There is a joke that runs through the industry, “never work with children and animals.” Of course we end up doing both because a script or story idea dictates it, but we always have choices around how we do it. However when you’re a journalist covering an atrocity such as the Newtown shooting you really have no choice.
Or do you?
Australia’s privacy guidelines introduced last December are clear. While a parent may give consent for a child to speak to the media after such an event, they are vulnerable due to the distressing situation they have been through. This gives cause to invading their privacy.
Following the Newtown incident the Dart Centre participated in a live panel on HuffPost and spoke to journalists about how to cover the story. The BBC’s World Affairs producer also weighed in to the debate. While both agreed that we should always look at the news values behind interviewing a young child in situations such as this, there really is none.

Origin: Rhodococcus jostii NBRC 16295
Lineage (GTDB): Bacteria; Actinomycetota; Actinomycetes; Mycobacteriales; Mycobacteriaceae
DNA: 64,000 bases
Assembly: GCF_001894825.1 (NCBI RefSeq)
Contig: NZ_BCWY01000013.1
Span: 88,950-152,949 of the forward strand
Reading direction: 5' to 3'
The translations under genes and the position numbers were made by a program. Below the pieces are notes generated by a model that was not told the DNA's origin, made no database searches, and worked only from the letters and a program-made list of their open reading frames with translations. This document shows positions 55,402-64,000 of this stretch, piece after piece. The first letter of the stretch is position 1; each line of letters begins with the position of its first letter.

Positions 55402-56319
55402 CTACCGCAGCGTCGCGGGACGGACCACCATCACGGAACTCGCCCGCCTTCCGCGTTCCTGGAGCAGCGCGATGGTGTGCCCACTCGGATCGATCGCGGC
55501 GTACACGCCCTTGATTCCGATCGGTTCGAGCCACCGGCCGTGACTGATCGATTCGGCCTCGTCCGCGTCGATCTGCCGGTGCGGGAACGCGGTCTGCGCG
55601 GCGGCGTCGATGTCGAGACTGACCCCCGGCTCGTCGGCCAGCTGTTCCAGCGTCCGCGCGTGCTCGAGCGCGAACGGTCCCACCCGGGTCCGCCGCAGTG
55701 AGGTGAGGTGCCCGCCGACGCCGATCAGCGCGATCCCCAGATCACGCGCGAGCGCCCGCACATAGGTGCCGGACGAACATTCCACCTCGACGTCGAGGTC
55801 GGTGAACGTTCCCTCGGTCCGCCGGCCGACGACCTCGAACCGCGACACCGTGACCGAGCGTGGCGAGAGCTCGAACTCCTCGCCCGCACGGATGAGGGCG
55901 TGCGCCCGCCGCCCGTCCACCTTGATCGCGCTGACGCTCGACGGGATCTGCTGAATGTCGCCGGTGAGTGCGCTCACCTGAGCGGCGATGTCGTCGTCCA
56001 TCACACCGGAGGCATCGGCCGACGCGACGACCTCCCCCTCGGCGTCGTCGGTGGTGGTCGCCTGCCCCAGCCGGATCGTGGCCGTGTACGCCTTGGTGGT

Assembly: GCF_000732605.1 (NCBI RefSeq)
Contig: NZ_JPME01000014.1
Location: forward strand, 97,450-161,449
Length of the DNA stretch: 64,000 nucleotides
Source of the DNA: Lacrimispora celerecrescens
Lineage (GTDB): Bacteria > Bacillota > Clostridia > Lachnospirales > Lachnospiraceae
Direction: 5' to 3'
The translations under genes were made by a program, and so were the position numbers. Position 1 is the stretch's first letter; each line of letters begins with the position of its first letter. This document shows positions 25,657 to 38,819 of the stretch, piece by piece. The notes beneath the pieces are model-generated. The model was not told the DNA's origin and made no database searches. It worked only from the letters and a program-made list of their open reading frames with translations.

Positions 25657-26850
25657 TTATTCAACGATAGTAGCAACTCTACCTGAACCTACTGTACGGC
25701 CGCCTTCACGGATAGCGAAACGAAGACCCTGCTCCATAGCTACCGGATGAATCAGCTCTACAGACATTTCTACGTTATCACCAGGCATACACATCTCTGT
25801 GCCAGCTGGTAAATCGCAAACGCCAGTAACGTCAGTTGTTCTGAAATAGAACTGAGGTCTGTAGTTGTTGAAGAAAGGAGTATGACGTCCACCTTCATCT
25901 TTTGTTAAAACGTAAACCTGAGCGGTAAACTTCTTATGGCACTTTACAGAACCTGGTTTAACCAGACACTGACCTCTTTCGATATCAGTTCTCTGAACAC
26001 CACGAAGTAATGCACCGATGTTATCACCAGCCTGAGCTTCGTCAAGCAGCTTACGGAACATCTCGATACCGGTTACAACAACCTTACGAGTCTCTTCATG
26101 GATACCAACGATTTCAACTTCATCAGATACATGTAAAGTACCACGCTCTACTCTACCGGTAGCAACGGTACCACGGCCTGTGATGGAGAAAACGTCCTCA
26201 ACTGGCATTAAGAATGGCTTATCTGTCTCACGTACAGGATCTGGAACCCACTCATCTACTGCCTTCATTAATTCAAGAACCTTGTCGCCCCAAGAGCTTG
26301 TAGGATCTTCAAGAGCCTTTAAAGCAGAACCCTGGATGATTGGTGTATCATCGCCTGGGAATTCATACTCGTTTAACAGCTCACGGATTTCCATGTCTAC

I always wonder what is the value of hearing someone’s expressed trauma after a horrific incident. Are we that desensitized that journalists believe if they don’t do it we won’t know how horrific the event was?
If that was the rationale then Newtown clearly debunked it. Everyone was shocked by this event. I still to this day cannot look at the pictures of the 20 young children who died there.
But as Newtown unfolded journalists went about their business like it was any other mass shooting. Even resorting to social media to find sources, which unveiled its own backlash.
There have been a lot of lessons learnt from Newtown and it is not just about gun laws. As journalists we too should look at how we report these events and whether we really are adding to news values by asking someone to relive their trauma. While we have privacy guidelines in place, it has taken almost a year for them to be upheld.
If social media is any gauge our obsession with finding witnesses has us looking like ‘vultures’. And with our approval rating so low, it really is not a good look any more.